Congenital sucrose-isomaltase deficiency (CSID, OMIM #222900) is a rare autosomal recessive inherited disease of the small intestine resulting from genetic mutations in sucrase-isomaltase, an enzyme complex responsible for catalyzing the hydrolysis of dietary sucrose and starch [17]. Decreased or absent sucrase and/or isomaltase enzymatic activity has been found in patients with CSID, and investigations at the subcellular and molecular levels in intestinal biopsy specimens have led to the description of several phenotypes, differing in transport efficiency, processing, and sorting of the protein, which result in impaired physiologic functions [17,18,19,20]. In addition to the degree of enzyme deficiency, the appearance of overt clinical manifestations of CSID is partially determined by the amount of sugar and starch consumed [21]. The prevalence in the European population has been estimated at 1 in 5000, but it is higher among the indigenous populations of Alaska, Greenland, and Canada [22]. Gastrointestinal symptoms usually begin after an infant is weaned off breast milk and is first exposed to sucrose and starch [23]. Failure to absorb dietary disaccharides and starch has implications for the absorption of other nutrients and the hormonal regulation of gastrointestinal function. For these reasons, patients with CSID are at risk for chronic malnutrition and failure to thrive. In many cases, the symptoms of CSID are more severe in infants than in adults. It has been suggested that an increased susceptibility to symptoms in infants is related to a shorter length of the small intestine. Although intestinal biopsy is still adopted in many tertiary centers for CSID diagnosis, genetic testing is now widely available. Molecular genetics has become helpful for obtaining an early and unequivocal diagnosis in infants with chronic diarrhea due to any of a variety of different disorders, thus permitting rapid and targeted therapeutic strategies and reducing repetitive, invasive, and expensive procedures. At least 80% of CSID patients have one of four common mutations [22,24]. Three of these four mutations (p.Val577Gly, p.Gly1073Asp, and p.Phe1745Cys) are in the sucrase domain and have been identified previously for their role in cellular trafficking. They have been confirmed to abolish sucrase and isomaltase activity. The fourth mutation, p.Arg1124X, in the isomaltase domain, introduces a chain termination codon and interrupts the amino acid coding sequence [24]. Other diagnostics are also available, but less used in clinical practice, such as sucrose breath hydrogen tests [25] and intestinal disaccharidases activity measurement on biopsy specimens [20]. In the treatment of CSID, the administration of an oral solution containing sacrosidase (Sucraid) as enzyme replacement therapy could be helpful, along with dietary restriction (Table 1). This enzyme, derived from the Saccharomyces cerevisiae, is generally well tolerated in patients with CSID and induces a reduction of symptoms by helping sucrose digestion [21,26].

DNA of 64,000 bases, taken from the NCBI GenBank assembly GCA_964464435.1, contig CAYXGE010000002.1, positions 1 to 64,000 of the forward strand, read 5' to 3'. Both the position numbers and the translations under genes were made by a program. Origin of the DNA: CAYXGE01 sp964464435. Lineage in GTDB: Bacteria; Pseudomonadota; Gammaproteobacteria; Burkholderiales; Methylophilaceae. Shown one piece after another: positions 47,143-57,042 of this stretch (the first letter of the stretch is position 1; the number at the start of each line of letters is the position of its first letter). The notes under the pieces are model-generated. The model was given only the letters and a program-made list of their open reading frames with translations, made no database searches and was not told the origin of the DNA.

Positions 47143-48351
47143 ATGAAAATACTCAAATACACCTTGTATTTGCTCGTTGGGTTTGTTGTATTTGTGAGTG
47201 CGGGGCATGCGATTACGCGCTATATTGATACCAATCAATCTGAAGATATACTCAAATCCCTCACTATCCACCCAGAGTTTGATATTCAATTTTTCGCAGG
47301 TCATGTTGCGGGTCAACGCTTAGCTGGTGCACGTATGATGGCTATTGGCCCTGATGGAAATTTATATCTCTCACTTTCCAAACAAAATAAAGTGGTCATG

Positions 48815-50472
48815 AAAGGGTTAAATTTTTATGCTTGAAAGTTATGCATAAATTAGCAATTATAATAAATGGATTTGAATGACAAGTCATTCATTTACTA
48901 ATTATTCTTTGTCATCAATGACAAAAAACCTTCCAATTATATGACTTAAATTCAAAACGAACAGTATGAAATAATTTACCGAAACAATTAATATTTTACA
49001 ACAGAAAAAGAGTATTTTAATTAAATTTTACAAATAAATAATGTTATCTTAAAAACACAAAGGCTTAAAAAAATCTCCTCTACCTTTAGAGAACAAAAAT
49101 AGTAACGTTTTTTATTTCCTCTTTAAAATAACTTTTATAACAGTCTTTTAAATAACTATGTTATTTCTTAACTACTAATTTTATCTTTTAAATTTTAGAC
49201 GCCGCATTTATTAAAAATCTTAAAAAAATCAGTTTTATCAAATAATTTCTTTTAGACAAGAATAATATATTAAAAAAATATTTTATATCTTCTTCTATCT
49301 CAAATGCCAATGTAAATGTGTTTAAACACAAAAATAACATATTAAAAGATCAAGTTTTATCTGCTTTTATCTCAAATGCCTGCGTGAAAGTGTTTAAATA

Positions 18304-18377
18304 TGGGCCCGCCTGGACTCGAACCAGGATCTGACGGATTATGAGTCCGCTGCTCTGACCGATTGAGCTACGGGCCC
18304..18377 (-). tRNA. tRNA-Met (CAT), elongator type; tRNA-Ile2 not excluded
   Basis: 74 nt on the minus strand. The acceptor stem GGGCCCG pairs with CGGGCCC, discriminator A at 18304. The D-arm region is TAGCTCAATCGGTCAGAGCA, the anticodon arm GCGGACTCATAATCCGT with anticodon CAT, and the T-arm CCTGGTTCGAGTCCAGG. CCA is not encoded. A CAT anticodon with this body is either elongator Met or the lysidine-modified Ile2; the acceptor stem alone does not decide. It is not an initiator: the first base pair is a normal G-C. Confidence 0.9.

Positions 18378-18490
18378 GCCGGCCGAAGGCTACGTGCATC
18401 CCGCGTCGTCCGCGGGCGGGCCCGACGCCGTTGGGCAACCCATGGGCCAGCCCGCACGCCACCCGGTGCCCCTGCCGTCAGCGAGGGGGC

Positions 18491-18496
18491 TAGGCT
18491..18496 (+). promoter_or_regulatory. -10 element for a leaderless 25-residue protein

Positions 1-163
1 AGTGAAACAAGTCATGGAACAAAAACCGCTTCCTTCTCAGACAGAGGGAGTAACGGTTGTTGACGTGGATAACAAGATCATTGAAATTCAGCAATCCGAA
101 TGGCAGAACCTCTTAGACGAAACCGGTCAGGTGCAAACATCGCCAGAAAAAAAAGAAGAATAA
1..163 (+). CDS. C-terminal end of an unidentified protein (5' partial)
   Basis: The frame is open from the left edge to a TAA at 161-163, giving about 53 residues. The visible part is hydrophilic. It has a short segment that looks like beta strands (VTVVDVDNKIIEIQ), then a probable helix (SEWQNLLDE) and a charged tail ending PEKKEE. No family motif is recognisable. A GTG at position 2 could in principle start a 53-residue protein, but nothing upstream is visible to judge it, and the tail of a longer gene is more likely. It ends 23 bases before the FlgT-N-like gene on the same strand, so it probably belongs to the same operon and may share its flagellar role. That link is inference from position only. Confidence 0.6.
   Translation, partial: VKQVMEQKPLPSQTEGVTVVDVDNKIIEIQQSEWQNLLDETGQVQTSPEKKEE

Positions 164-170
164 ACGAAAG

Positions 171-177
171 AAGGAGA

2.2. Glucose-Galactose Malabsorption